20th and 23rd June, depending on the Earth's rotation around the Sun.
In the northern hemisphere the summer solstice or mid-summer is halfway between Beltane (1st May) and Lughnassadh (1st August).
In the Southern Hemisphere this date is between 20th and 23rd December.
This day indicates in the Northern Hemisphere when the daylight hours are longest. Litha has been celebrated since ancient times and is the opposite of Yule, the shortest day of the year in the Northern Hemisphere.
Litha celebrates abundance, fertility, and all the riches of nature in full bloom. During this time the veils between the worlds are thin and communication with the spirits of nature happens more often.
This is also a time for handfasting or weddings. and for communication with the spirits of Nature. At Litha, the portals between "the fields we know" and the worlds beyond stand open. This is an excellent time for rites of divination.
People who celebrate Litha wear garlands of flowers, including the yellow blossoms of St. John's Wort. In ancient times the Litha rites included morris dancing, singing, storytelling, pageantry and feasting. The whole community participated and had a village bonfire and torch lit processions through the villages after dark.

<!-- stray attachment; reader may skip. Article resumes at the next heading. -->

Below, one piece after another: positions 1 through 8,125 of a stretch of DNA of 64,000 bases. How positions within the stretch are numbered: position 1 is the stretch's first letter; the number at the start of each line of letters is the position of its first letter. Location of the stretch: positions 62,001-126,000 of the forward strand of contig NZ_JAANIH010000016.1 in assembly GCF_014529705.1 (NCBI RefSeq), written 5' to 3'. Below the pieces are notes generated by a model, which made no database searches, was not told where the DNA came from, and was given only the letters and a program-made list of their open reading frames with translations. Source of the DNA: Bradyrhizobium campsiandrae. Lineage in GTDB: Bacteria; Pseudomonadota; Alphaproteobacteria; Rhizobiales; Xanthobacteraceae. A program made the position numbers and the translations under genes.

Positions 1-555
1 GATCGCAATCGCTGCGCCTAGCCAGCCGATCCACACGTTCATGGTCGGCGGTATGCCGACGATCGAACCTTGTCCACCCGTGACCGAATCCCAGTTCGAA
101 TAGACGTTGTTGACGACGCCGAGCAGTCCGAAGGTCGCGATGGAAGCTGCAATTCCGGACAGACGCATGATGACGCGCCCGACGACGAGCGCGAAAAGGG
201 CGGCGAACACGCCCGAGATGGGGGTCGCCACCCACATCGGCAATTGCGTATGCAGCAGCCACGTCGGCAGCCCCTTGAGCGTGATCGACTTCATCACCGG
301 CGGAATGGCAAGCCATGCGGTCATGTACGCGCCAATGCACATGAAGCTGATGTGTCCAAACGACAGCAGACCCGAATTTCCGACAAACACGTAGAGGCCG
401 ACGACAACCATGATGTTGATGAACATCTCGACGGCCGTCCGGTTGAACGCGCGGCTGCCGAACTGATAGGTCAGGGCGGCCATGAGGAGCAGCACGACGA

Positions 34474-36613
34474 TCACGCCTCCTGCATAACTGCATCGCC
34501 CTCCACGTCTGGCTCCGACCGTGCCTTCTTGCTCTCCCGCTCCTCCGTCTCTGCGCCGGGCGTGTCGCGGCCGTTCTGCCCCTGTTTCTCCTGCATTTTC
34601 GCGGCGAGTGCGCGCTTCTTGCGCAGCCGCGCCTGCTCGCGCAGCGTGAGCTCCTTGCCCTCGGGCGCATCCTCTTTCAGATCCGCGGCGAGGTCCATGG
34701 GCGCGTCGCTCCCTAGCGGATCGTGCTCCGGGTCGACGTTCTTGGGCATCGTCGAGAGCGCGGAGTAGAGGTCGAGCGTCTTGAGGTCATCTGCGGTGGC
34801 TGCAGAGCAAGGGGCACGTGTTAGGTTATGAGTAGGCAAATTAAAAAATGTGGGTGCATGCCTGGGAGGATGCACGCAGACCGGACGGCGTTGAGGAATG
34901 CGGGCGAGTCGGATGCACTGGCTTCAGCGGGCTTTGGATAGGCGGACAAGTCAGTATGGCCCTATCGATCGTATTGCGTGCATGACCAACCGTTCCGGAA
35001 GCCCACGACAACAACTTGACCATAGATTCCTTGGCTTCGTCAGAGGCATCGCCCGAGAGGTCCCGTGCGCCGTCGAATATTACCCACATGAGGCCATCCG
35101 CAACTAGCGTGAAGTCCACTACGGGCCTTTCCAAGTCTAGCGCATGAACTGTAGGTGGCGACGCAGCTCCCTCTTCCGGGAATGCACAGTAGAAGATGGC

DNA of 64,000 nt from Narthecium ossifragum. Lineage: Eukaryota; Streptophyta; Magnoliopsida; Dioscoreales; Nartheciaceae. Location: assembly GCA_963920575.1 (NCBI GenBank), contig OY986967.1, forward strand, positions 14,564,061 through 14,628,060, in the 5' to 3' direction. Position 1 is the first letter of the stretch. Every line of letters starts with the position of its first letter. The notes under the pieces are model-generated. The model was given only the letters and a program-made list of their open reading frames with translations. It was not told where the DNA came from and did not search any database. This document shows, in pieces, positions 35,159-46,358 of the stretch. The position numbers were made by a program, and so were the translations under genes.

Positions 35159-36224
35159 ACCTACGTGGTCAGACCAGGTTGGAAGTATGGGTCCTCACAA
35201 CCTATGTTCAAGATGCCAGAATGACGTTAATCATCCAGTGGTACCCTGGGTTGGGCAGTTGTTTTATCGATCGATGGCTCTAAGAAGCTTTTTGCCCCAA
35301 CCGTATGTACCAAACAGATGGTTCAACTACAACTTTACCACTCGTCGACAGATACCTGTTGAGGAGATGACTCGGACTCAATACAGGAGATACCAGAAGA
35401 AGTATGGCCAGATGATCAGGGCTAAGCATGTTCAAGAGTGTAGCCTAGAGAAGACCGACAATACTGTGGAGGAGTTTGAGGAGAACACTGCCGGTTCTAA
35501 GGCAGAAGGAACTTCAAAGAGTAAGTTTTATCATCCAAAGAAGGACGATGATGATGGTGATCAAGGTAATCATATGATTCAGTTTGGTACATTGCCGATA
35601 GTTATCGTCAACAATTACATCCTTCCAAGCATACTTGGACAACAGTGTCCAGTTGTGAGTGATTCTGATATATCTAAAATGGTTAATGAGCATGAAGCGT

People believed that the Litha bonfires were quite powerful, and that you could gain prosperity and protection for yourself and your clan by jumping over the Litha bonfire. Courting couples would also join hands and jump over the embers of the Litha fire three times to ensure a long and happy marriage, financial prosperity and many children. People used the embers of the Litha bonfire as protection against injury and bad weather in harvest time.